In the period between PACAC’s two reports, the challenge has escalated, with increased numbers of public servants and Ministers moving between the public and private sectors. There have also been a number of high-profile cases, leading to declining public trust in a system that was designed to promote public confidence. A personal observation is that the magazine Private Eye, from which we took evidence, frequently appears to do a better job of policing the business appointment rules than does the advisory committee itself.

It is essential that steps are taken to ensure that the ACOBA system is swiftly improved. In PACAC’s more recent report, we set out a number of new recommendations in relation to how that could be done without resort to statute, although we recommend that a cost-benefit analysis of statutory regulation should be conducted. The Government have rejected statutory regulation on the basis that it would be too costly, but they refuse to do the cost-benefit analysis.

PACAC recommended that the Government provide ACOBA with the powers and resources necessary to actively monitor and enforce compliance with the rules. There should also be a substantial increase in transparency regarding ACOBA’s decisions, and that should be done by Department. Applications should be published on receipt and not just when they are approved. That might reduce a lot of ACOBA’s unnecessary workload.

Most importantly, the business appointment rules should be fundamentally changed. A system to manage conflicts of interest needs to be more than just a code of rules and declarations. A principles-based system, if it is effectively taught by leaders and learned by everyone so that it is intrinsic to public service, would create a new and different expectation that individuals will act with integrity, encouraging people to regulate their own behaviour and attitudes according to those principles.

Our report recommends a substantial change of emphasis in the ministerial code and the civil service code to highlight the values and principles that should guide attitude and behaviour. We need to instil an expectation of integrity in individuals’ decisions. That, combined with independent checks, could effectively foster a substantial improvement in attitudes and behaviours. Evasively, the Government responded that the essence of those principles and values is already embedded in the code, but they are not explicit enough. We need a change of heart, and we need a stronger system—otherwise public confidence will continue to be eroded.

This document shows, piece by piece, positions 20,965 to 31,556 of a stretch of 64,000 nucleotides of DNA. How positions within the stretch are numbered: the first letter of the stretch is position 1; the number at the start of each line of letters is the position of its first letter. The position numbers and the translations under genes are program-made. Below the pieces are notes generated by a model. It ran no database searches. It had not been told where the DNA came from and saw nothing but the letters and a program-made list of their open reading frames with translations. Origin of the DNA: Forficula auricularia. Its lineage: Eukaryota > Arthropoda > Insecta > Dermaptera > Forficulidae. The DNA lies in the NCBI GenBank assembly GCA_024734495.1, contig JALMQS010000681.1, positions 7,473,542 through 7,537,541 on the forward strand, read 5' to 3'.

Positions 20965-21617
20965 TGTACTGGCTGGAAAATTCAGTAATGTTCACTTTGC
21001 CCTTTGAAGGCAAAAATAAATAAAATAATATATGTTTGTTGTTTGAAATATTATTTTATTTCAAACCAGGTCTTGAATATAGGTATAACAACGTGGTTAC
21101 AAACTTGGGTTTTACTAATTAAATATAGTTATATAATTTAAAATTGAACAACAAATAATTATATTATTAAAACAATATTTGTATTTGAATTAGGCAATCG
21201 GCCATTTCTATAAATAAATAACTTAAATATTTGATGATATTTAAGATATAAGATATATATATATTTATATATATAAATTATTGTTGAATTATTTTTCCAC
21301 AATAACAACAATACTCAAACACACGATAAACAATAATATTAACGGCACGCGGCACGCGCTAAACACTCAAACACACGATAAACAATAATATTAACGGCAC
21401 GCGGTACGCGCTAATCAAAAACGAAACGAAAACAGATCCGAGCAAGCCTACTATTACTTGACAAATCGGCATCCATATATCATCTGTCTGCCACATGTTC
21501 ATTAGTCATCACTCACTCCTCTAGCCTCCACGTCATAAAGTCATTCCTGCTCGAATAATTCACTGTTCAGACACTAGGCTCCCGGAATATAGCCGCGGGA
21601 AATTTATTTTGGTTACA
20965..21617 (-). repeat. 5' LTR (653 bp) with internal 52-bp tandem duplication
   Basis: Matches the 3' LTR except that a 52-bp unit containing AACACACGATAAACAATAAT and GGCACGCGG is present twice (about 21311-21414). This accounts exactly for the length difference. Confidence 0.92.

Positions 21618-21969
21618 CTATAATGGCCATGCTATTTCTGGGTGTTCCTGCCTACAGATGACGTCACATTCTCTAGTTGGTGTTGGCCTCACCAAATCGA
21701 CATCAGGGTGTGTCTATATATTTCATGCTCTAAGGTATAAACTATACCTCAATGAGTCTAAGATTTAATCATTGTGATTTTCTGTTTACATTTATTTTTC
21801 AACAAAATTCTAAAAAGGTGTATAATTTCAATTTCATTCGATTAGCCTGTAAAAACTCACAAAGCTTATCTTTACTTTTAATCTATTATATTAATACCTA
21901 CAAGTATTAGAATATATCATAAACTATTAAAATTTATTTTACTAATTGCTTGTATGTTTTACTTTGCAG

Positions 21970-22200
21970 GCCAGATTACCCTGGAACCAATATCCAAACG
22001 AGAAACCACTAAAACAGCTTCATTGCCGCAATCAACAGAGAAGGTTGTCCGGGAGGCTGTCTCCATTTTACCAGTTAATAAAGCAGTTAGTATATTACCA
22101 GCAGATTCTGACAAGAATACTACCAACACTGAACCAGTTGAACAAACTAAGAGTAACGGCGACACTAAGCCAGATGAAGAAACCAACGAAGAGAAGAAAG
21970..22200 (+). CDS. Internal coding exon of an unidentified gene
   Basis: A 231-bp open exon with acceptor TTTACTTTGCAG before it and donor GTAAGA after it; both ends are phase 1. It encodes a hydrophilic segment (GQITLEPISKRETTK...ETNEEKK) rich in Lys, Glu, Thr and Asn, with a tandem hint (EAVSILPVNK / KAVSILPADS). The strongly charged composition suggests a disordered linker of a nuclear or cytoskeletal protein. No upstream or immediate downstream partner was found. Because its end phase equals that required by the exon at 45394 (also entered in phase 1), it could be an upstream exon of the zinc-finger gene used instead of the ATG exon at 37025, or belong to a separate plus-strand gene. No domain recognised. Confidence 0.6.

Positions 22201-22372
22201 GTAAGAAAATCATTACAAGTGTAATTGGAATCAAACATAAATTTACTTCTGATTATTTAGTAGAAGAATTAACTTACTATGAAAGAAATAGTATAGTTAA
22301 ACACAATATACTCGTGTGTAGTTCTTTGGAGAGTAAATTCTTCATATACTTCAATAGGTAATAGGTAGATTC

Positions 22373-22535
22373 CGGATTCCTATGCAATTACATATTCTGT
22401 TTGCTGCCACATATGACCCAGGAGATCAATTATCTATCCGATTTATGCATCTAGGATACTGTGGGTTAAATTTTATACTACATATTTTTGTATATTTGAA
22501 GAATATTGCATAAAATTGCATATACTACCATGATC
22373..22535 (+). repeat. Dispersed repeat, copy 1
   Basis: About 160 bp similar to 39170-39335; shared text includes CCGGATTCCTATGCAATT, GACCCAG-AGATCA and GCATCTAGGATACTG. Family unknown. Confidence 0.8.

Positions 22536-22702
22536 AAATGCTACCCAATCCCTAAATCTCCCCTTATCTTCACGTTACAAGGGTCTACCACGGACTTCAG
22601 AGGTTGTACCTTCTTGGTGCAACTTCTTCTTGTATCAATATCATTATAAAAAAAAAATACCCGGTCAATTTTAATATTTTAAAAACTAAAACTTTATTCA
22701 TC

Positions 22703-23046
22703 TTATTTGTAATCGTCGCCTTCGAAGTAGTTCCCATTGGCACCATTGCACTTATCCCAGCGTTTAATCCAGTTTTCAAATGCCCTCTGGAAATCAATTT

I thank the hon. Gentleman and his Committee for their powerful report and for the statement he has just made. The Opposition are committed to bringing this issue to the top of the political agenda and to seeking reform, as not a week seems to go by without the exposure of some conflict of interest in the heart of Government. Bearing in mind his statement and his report, does the Chair of the Select Committee agree that the report raises serious questions of governance and confirms that this is a Government of the few, by the few and for the few?

I will leave aside the soundbite that came at the end of the hon. Gentleman’s question, but the substance of his remarks is correct. The system is inadequate and needs to be strengthened and reformed, and I am delighted that Her Majesty’s official Opposition are taking an interest in the matter.

It is very good to see you in the Chair, Mr Deputy Speaker.

I thank the hon. Member for Harwich and North Essex (Mr Jenkin) for his statement. The SNP agrees that the business appointments rules should be strengthened, and we are disappointed with the Government’s response to the report. As Burns might have said, “I wad na gie a button for it.” Does the hon. Gentleman agree that the public and the press, specifically Private Eye, recognise that the Government’s response to the evident revolving-door problem smacks of complacency and self-interest? Does he agree that the actions of the former Chancellor demonstrate how little respect there is for ACOBA? Does he also agree that, if the Government and this House do nothing to strengthen the business appointments rules, we risk further undermining trust and integrity in politics?

Our report mentions George Osborne in two respects. First, we state that it was striking and startling that ACOBA appeared to give the former Chancellor a blank cheque in allowing him to join BlackRock on an inflated salary so shortly after he left his office. Secondly, George Osborne also completely bypassed the appointment rules prior to accepting his appointment as editor of the Evening Standard. We regard that as a glaring example not necessarily of any particular dishonour by any particular individual, but of how the system absolutely fails to command public confidence.